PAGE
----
The March 2023 Spring Budget

On the 15th of March 2023 the chancellor Jeremy Hunt outlines the government’s spending and taxation plans for the 2023/24 tax year and beyond. The government’s finances have a lot of recovering to do, with the Sunak government inheriting the consequences of the massive levels of spending during the pandemic, as well as the results of the failed Truss government, on top of an already large debt pile.

Rather than focusing on reducing government debt in real terms, Hunt seemed intent on improving the government debt to GDP ratio, i.e. the size of the debt relative to the size of the economy. His plans to do so included the creation of 12 new low-tax investment zones and getting those who are able to work, namely parents, older people, and carers, back into the labour market. These measures are beyond the scope of this summary, which will focus on the measures that may have financial planning implications.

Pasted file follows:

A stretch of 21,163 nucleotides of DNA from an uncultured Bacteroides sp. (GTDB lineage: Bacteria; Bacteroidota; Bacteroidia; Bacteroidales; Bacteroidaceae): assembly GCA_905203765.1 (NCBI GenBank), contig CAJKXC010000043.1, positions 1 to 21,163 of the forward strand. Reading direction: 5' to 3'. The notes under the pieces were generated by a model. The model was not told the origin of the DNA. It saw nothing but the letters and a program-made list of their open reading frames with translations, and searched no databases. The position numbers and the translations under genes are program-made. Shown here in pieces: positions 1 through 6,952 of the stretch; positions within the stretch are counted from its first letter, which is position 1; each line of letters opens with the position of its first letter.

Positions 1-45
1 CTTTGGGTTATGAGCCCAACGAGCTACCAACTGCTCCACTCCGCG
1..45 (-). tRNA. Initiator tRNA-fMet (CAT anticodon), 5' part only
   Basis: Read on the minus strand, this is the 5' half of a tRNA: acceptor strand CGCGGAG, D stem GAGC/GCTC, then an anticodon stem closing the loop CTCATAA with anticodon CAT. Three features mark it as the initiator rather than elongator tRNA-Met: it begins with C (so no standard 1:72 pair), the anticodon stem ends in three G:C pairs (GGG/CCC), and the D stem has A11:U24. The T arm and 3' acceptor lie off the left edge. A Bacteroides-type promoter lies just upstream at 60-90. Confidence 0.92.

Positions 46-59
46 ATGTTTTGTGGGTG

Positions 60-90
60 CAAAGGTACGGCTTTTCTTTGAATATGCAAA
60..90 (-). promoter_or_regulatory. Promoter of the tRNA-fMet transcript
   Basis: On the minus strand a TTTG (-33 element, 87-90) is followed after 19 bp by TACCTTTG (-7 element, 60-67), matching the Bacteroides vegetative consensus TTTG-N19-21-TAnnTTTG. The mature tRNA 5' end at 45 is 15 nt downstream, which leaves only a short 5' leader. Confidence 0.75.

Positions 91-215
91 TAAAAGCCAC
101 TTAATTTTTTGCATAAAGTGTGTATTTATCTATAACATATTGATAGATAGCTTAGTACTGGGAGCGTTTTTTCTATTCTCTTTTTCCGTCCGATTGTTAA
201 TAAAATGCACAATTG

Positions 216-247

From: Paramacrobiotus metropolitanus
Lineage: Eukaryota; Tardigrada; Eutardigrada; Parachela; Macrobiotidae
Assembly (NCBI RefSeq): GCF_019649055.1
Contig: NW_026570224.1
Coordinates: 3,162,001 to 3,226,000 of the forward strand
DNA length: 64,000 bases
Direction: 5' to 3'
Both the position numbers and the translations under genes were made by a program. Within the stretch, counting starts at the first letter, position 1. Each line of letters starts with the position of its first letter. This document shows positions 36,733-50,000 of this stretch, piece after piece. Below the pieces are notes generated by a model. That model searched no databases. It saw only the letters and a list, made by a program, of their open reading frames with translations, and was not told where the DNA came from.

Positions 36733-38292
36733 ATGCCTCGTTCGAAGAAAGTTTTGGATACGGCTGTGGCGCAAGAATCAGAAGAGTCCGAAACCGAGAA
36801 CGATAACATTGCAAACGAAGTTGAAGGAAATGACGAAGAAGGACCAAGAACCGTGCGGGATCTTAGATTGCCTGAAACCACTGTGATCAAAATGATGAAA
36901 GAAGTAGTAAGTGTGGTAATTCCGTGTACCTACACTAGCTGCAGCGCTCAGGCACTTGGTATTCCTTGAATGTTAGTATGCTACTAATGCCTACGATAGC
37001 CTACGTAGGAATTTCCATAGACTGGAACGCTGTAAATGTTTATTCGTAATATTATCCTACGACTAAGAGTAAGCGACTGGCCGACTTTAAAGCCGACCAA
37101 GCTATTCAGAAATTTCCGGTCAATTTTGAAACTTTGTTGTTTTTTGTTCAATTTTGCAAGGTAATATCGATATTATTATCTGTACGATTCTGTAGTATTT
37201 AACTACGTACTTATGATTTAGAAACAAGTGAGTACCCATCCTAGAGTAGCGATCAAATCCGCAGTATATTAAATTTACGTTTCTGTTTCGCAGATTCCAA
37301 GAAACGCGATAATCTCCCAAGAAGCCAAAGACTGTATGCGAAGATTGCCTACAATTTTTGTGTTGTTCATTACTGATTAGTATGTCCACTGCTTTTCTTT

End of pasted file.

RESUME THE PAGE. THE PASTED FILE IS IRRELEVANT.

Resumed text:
The Conservatives are naturally claiming the budget is economically expedient, but there also seem to be political motivations, as it is widely expected they will not win the next election. According to the OBR’s forecasts, the government’s plans contribute to increased economic growth in the short term, but a reduction from previous forecasts after 2025; just in time for the next election. This may put more pressure on whoever takes the reins after the vote.


Many changes were made to the taxation around pensions which could have significant tax-planning implications, to read our exploration of some of these implications click here. It is worth noting that Labour have said they will reverse some of these changes if they win the next general election, so it is possible they may be temporary.